Those cute Christmas gingerbread man cookies have such a dark backstory…
That’s one explanation our research yielded for why this particular treat became associated with this particular holiday. (Though speculation abounds!)
You’re probably familiar with The Gingerbread Man folktale — a fable usually told as a warning to children not to stray too far from home, lest they be eaten (or otherwise harmed).
The Gingerbread Man is one of the most well-known and popular stories in American folklore, and while the ending doesn’t exactly inspire the warm fuzzies, you do have to admire the guy’s chutzpah, regardless.
[Plot twist: And at least one author has rewritten the tale to have a happy ending — which might be nice if you’re reading it during a cuddly story time with your kids by the crackling Yule log.]
Run, run as fast as you can!
You can’t catch me. I’m the Gingerbread Man!
The story in its earliest written form dates back to 1875, though it almost certainly existed in oral lore back to some point earlier in the 19th century.
Making gingerbread cookies (and other gingerbread desserts) for Christmas itself is a medieval tradition, and we assume it just so happened that people shapes were among the varieties of cookies cut out by the bakers of the day — and this may have been long before our beloved tale of woe was first ever told.
Gingerbread man cookies give festive touch (1970)
From The Greenville News (Greenville, South Carolina) November 20, 1970
Christmas comes but once a year — a time to make special friends. Help trim the tree with crisp, perky gingerbread man cookies wrapped in transparent plastic film.
Gingerbread cookies are part of the holiday scene. Watch eyes sparkle when parents, relatives, friends, and neighbors find the gaily frosted cookies, attached to their gifts.
The cookies, backed with cardboard and wrapped, will also make attractive Christmas cards and mantel and table ornaments. Best of all, these cookies are area favorites to serve at “open house” when friends come to call.
People under 30 sometimes don’t know that the thing that makes gingerbread so luscious and old-fashioned in flavor and texture is old-fashioned molasses.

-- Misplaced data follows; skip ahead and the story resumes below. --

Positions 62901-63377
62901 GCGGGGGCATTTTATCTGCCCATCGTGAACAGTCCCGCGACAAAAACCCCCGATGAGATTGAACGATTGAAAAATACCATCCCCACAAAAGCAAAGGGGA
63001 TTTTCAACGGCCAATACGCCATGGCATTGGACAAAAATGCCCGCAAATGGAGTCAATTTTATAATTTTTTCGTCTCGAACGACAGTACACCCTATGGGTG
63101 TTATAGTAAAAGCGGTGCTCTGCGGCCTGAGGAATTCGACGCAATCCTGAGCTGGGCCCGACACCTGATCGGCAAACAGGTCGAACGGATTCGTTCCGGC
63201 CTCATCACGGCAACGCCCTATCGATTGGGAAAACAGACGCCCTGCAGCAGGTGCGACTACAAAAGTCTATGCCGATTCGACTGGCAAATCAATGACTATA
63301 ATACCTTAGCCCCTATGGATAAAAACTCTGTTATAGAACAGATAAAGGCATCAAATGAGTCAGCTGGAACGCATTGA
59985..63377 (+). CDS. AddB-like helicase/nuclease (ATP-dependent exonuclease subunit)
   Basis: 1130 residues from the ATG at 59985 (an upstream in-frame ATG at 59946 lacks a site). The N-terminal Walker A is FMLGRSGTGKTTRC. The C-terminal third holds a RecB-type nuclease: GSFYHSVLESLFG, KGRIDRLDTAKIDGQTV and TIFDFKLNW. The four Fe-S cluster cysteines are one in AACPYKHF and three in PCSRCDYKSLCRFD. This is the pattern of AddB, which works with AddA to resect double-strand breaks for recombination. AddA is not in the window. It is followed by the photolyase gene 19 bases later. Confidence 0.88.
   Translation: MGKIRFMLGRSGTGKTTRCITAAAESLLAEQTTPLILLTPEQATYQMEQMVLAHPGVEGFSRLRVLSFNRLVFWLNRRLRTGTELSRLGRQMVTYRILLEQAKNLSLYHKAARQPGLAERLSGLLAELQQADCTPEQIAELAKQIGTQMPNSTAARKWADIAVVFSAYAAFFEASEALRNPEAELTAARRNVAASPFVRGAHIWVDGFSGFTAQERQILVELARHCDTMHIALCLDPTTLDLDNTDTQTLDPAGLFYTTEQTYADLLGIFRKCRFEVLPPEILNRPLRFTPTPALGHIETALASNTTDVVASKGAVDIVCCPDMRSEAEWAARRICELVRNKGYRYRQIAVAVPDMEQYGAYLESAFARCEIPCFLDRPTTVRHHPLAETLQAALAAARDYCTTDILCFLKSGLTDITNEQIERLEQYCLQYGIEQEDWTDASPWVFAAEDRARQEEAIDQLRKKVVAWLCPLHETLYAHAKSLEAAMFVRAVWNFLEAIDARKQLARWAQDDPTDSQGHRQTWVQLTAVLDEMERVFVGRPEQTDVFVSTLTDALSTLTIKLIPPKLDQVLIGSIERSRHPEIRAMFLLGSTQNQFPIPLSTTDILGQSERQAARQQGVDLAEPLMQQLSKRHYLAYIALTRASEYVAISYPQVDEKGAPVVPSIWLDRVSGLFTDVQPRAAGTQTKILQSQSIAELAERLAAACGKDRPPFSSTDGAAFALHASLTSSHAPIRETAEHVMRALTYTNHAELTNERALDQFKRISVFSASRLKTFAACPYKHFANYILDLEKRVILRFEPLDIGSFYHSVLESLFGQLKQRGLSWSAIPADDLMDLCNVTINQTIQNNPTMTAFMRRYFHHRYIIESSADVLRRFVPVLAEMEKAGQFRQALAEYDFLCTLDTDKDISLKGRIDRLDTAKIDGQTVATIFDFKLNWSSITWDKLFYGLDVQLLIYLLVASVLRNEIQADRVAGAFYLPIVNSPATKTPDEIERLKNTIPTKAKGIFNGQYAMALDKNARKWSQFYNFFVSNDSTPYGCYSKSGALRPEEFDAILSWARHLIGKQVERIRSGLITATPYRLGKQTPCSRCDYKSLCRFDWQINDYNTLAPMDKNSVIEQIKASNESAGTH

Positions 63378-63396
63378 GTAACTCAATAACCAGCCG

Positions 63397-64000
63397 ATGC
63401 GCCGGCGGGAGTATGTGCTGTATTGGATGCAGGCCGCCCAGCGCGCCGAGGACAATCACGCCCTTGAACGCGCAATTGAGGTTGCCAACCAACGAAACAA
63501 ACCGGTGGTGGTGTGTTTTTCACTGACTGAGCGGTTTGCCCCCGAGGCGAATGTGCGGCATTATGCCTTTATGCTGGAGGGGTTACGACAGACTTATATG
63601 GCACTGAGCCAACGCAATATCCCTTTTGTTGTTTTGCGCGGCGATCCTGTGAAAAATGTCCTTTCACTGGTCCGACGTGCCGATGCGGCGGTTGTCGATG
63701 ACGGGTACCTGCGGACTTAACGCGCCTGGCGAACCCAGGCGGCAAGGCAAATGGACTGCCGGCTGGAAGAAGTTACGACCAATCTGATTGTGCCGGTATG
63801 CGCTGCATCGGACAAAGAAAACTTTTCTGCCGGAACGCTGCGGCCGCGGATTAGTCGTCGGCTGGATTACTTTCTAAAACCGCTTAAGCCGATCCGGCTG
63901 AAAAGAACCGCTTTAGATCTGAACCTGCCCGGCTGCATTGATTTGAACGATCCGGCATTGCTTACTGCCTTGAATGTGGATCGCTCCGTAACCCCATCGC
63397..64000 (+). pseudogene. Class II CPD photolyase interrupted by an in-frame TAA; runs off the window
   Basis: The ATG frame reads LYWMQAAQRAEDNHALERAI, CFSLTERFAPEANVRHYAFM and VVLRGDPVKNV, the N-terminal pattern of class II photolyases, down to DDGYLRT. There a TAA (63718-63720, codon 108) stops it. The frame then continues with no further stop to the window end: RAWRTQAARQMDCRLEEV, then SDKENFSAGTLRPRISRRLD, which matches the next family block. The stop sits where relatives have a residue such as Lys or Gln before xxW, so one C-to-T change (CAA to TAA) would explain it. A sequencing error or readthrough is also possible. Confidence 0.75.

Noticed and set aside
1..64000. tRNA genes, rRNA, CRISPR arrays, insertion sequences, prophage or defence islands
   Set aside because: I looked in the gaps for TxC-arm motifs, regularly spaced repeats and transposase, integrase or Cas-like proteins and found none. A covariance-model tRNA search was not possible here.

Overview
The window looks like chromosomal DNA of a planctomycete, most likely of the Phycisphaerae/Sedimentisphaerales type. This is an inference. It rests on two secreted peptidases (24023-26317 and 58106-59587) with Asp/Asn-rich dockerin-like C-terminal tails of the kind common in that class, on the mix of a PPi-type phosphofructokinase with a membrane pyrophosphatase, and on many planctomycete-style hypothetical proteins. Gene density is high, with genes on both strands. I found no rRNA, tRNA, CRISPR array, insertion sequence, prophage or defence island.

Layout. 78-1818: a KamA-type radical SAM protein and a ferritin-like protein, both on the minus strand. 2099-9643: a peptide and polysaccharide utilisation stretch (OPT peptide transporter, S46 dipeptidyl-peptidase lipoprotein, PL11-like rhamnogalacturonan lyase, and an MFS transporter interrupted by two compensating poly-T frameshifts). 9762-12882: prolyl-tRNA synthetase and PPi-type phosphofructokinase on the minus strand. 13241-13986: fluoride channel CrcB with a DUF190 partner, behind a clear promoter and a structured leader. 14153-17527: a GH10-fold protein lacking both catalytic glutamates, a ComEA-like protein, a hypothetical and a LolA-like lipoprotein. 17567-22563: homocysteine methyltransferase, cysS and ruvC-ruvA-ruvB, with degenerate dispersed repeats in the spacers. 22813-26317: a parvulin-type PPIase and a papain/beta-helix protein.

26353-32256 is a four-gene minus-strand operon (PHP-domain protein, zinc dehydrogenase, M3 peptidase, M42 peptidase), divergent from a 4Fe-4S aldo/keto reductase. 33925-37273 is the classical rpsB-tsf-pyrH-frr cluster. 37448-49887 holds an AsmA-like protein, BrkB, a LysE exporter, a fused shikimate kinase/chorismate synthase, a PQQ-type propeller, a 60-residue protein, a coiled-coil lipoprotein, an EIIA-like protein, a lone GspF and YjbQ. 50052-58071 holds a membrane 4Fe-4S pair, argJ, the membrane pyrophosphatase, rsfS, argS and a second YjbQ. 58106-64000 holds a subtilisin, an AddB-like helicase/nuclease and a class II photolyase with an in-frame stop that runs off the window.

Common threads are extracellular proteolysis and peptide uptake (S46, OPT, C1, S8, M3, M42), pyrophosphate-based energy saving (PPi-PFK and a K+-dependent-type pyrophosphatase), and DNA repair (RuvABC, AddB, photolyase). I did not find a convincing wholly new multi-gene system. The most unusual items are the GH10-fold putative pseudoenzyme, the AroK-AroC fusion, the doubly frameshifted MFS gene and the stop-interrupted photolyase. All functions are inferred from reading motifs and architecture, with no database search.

With a jar of this natural sweetener in hand, you can make marvelous gingerbread boy cookies in the true tradition of Christmas. You can also make and frost delightful decorative shapes such as bells, stars, trees, and even gingerbread houses. (You might like this article: How to make a gingerbread house)
A charming idea for a “gift tag” for a present is to take a round cookie with the person’s first name “written” on it in frosting, wrap the cookie in plastic film, and tie it right in with the ribbon when wrapping the package. Such touches of originality are the very spirit of Christmas, and so easy to do!
Count on having superb gingerbread cookies when you make them with old-fashioned molasses, for it is not a byproduct of sugar-making, but is made solely for its own sweet self.
It is pure, sweeter than other molasses, and completely free of preservatives or chemicals. The flavor is rich and mellow, and molasses helps cookies to keep fresh.
Old-style gingerbread man cookies (1970)
From The Greenville News (Greenville, South Carolina) November 20th, 1970
ALSO TRY: 8 great classic gingersnap recipes
Gingerbread men cookies made with spice cake mix (1990)
C&H sugar gingerbread man recipe: “The Perfect Man” (1990s)
No trouble at all. And sweet as can be. Shape any way you want. No problem. Never talks back. Smiles constantly. He’ll even help decorate the tree.
Be sure to use only C&H pure cane brown sugar. Why? There’s a difference.
Its brown color comes from molasses that’s a part of sugar cane. Some brown sugars are made by spraying coloring and molasses onto granulated sugar. If you rub some in your hands, the coloring will come off.
With C&H pure cane brown sugar, you see and smell the difference.
Domino Sugar’s gingerbread man cookies (1990)
Some men are made of all the right stuff.